Sun con­tin­ues to rise

China Daily (Hong Kong) - - CHINA - By TANG YUE

Sun Ying jie is a lead­ing force in Chi­nese marathon run­ning. In her pomp, she won the Bei­jing In­ter­na­tional Marathon, the coun­try’s most pres­ti­gious long-dis­tance event, three years in a row (2003 to 2005), and her 2003 win­ning time of 2 hours, 19 min­utes and 39 sec­onds re­mains a na­tional record.

Now, the 37-year-old par­tic­i­pates in about 12 full races ev­ery year as an am­a­teur, and at­tends a marathon event al­most ev­ery week­end as an am­bas­sador for the sport. Mean­while, the run­ning club she es­tab­lished in Bei­jing sev­eral years ago now has eight branches na­tion­wide with more than 5,000 mem­bers.

“Back then, run­ning meant ex­tremely in­ten­sive train­ing, great pressure and be­ing iso­lated from so­ci­ety. I didn’t en­joy run­ning — I only ran to win,” Sun said, ad­ding that she some­times ran 600 km a week dur­ing train­ing.

“Today, I run for health, for fun and to help more peo­ple run in a more sci­en­tific way. I’ve re­dis­cov­ered the joy of run­ning I had as a kid, and the sense of achieve­ment is no less than that of any other ath­lete.”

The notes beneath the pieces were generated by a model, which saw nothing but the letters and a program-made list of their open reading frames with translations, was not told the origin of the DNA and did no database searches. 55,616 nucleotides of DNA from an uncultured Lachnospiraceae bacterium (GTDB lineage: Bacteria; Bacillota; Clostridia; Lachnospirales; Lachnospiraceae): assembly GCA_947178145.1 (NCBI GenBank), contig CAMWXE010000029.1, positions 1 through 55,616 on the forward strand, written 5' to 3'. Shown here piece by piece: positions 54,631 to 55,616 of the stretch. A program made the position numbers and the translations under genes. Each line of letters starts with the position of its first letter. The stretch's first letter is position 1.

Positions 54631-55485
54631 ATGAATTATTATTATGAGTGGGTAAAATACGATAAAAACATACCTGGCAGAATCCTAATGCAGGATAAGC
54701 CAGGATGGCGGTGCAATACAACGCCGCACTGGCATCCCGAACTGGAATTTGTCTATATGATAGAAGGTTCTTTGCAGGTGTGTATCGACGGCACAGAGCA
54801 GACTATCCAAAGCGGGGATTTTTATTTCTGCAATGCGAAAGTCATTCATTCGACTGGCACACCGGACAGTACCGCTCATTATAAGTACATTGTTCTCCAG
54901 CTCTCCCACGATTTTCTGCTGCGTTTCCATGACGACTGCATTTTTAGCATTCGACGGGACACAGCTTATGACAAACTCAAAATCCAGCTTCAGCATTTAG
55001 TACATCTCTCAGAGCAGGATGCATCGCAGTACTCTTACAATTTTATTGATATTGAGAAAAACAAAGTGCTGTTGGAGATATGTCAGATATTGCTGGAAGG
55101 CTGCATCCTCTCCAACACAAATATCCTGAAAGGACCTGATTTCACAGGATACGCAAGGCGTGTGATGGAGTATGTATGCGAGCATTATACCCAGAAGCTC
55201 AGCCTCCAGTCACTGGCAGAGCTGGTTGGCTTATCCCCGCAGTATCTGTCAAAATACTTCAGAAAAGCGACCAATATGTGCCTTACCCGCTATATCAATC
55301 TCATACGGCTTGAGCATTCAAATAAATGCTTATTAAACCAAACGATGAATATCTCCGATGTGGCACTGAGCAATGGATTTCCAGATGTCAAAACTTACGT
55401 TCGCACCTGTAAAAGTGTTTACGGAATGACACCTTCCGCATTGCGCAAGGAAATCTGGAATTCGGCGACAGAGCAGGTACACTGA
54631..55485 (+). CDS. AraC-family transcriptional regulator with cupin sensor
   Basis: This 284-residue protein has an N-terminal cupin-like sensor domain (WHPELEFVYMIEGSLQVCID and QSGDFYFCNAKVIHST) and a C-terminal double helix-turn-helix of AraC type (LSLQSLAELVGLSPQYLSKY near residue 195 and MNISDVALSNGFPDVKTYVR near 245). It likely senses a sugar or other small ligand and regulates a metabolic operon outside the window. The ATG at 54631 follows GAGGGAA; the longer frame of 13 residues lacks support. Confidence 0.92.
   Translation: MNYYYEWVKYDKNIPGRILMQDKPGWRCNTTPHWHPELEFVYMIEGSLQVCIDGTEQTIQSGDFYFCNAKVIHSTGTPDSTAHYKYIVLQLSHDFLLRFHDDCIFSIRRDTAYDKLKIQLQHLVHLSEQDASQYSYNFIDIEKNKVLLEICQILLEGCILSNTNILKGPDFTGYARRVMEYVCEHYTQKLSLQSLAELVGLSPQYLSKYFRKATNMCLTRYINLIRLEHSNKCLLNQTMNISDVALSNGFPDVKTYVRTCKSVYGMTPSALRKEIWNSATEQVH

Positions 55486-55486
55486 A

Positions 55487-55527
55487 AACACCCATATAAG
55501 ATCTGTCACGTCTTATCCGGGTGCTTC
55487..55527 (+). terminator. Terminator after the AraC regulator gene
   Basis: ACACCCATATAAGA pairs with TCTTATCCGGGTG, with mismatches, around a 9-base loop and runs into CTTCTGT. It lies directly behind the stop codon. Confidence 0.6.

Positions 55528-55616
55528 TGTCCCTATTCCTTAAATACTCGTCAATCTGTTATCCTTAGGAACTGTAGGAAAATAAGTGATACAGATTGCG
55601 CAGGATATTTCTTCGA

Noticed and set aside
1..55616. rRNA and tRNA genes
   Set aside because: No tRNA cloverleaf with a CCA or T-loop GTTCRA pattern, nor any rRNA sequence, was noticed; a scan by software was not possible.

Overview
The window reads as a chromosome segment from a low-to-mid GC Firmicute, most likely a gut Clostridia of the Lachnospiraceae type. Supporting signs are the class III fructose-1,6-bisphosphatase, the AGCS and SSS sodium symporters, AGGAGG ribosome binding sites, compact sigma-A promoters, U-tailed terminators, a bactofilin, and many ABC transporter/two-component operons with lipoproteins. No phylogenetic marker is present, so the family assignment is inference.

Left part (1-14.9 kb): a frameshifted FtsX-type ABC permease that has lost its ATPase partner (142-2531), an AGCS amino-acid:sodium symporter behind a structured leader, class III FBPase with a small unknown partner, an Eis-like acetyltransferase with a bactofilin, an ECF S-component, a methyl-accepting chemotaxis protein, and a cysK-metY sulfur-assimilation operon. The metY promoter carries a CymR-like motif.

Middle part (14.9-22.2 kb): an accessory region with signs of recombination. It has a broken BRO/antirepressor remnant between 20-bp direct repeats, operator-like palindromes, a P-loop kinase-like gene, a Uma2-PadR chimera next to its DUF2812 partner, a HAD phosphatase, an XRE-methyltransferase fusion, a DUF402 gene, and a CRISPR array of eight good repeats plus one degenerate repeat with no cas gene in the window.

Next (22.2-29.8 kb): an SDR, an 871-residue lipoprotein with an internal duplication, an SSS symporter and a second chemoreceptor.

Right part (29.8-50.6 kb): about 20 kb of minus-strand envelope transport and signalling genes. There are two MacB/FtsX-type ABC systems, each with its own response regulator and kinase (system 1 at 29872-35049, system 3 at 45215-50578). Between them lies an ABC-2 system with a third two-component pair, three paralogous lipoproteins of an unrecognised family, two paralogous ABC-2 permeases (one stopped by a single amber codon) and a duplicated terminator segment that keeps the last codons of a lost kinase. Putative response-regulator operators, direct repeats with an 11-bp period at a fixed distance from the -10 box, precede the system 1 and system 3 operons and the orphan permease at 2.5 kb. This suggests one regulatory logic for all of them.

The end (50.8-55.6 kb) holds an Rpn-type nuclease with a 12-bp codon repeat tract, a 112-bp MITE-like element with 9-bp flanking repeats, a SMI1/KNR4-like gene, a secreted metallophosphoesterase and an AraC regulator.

She said the years of rigid train­ing mean that many high-level Chi­nese marathon run­ners ac­tu­ally hate run­ning, and refuse to run at all when they re­tire from the na­tional or in­ter­na­tional arena.

“The best job we could imag­ine was to be an of­fi­cial at a lo­cal sports bureau or a sports teacher at a school. Un­like ball games, run­ning was not very pop­u­lar a decade ago, and it was im­pos­si­ble to start a club,” she said.

Sun’s team­mate, Ai Dong­mei, win­ner of the Bei­jing In­ter­na­tional Marathon in 1999, an­nounced the sale of dozens of her medals in 2007 be­cause she was un­able to find work after re­tir­ing from the sport.

Sun also suf­fered fi­nan­cial dif­fi­cul­ties when she re­tired in 2009, and start­ing her run­ning club in 2014 pre­sented an­other chal­lenge.

“I knew noth­ing about man­age­ment and mar­ket­ing, but I knew I had a lot to of­fer am­a­teur run­ners in terms of run­ning ex­per­tise. Noth­ing could be more dif­fi­cult than my years as an ath­lete, so there was noth­ing to be afraid of,” she said.

Her clubs now pro­vide full- and part-time jobs for more than 100 for­mer long-dis­tance run­ners across the coun­try. The one she es­tab­lished in Bei­jing has more than 200 mem­bers, and the an­nual mem­ber­ship fee is 12,000 yuan ($1,736).

“It’s not all about money. It has made me a dif­fer­ent per­son,” she said. “Be­fore, I won a lot of races but I was also very up­tight and shy. I knew noth­ing ex­cept train­ing and com­pet­ing. Now, I en­joy shar­ing and ex­plor­ing. The marathon of my life has just started.”

GONG LEI FOR CHINA DAILY

Sun Yingjie at a sports event.

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